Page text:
Garbine Muguruza is the top seed in this week's WTA Stanford draw (2017 Bank of the West Classic). As such she, along with the other top-four seeds, will enjoy a bye through the first round of play. Afterward, the Spaniard will have to regain her focus as she will look to negotiate her way through four rounds of competition in California. As she resumes play after winning Wimbledon earlier in July, perhaps it's a good time to look back at the aftermath of her title win at the 2016 French Open. After all, she is at a similar point in her career right now following her recent title from the All England Club.

Muguruza slumps after winning the French

Muguruza only won one title in 2016, but it was a big one. She defeated Serena Williams in the final at Roland Garros to claim what was the first Grand Slam of the Spaniard's career. Following the victory, Muguruza began a noticeable slump that started in her home country of Spain. Just days after becoming the World No. 2 in 2016, Muguruza lost to Kirsten Flipkens in Mallorca. It would be the first tournament of many where the Spaniard would turn in a weak result.

She lost at Wimbledon 2016 in the 2nd round to a player outside of the top 100. At the Olympics, Muguruza fell in the third round. Between that point and the end of the 2016 season, Muguruza would not see a final on tour. She would fall early at the US Open and she lost in the round-robin stages of the tour finals.

No titles in 2017 - except for Wimbledon

The start of the 2017 season brought no changes. Before winning Wimbledon, Muguruza saw no finals on tour. That was a big reason why she entered Wimbledon 2017 as the 14th-seeded player.

She then erased a lot of the memories of her poor form by rattling off seven straight victories while only dropping one set. It resulted in her catapulting in the rankings up to the World No. 4 position, where she is right now.

But between the Grand Slam title runs Muguruza saw no final, even in the small events. WTA Stanford certainly qualifies as a small event, although this season's draw features Maria Sharapova, Petra Kvitova, and Madison Keys. If Muguruza is motivated and playing an approximation of her best tennis, then it will likely take one of those three players to take her out.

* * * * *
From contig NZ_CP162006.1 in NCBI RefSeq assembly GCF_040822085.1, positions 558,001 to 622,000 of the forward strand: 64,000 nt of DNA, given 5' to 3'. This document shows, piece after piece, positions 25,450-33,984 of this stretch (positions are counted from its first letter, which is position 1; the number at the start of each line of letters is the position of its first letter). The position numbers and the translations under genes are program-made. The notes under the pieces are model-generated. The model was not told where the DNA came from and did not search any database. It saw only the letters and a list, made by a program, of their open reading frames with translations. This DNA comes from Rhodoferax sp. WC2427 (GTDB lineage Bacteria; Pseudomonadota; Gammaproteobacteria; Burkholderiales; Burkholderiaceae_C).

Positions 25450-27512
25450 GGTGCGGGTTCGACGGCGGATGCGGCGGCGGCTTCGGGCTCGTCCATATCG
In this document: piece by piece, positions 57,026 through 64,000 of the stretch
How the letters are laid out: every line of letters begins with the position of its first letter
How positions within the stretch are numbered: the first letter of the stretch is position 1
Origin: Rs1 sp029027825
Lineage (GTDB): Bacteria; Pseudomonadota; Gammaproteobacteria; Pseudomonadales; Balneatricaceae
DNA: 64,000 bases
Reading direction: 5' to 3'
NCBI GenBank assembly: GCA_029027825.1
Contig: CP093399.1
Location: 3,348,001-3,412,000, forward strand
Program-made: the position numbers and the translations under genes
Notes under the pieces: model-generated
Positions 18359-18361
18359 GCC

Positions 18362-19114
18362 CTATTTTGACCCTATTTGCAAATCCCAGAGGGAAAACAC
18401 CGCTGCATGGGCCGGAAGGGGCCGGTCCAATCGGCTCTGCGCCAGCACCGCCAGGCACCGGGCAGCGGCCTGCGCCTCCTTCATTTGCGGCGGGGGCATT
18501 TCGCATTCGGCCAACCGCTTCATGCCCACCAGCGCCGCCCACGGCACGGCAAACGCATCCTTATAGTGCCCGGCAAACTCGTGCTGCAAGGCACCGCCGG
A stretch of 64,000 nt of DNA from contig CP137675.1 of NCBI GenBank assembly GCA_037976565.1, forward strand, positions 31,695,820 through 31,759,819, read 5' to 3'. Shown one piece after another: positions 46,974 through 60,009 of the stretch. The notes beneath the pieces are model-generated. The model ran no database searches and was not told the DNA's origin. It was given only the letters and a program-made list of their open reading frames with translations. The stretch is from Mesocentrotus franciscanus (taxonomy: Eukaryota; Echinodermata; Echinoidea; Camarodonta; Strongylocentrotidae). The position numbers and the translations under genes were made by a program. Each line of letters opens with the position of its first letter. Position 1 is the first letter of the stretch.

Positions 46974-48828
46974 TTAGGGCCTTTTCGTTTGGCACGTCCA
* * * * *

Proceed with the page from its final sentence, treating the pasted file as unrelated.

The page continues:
However, if we see the player that lost all motivation after winning the 2016 French Open, then Muguruza might have a hard time making the semifinals. She shares a path to that round with Ana Konjuh, a Croatian player. Konjuh is still unproven on tour, but perhaps that will fill her with more desire in the Stanford draw.

Muguruza rarely wins tournaments

It may sound funny, given what happened at Wimbledon, but Muguruza is certainly not the best player when it comes to closing out tournaments. To date, she has just four career titles at the tour level.

Two of those might be Grand Slam titles, but all that suggests is that she saves up her energy for the majors. In the small events like Stanford, history shows that it doesn't take a distinguished player to knock Muguruza out. She has six losses this season, whether via retirement or via losing match point, to players ranked outside of the top 30 at match time.

Konjuh enters the tournament ranked 21st and may provide the Spaniard with a major test should they face one another. In short, Stanford is a great tournament to see where Muguruza is at in terms of hunger.

If she makes the deep rounds and contests the late matches vigorously then that will be true to her form from Wimbledon. However, if she gets blown over in the early rounds or has nothing against a top player, then it will be true to her form from the last time she won a Grand Slam title.

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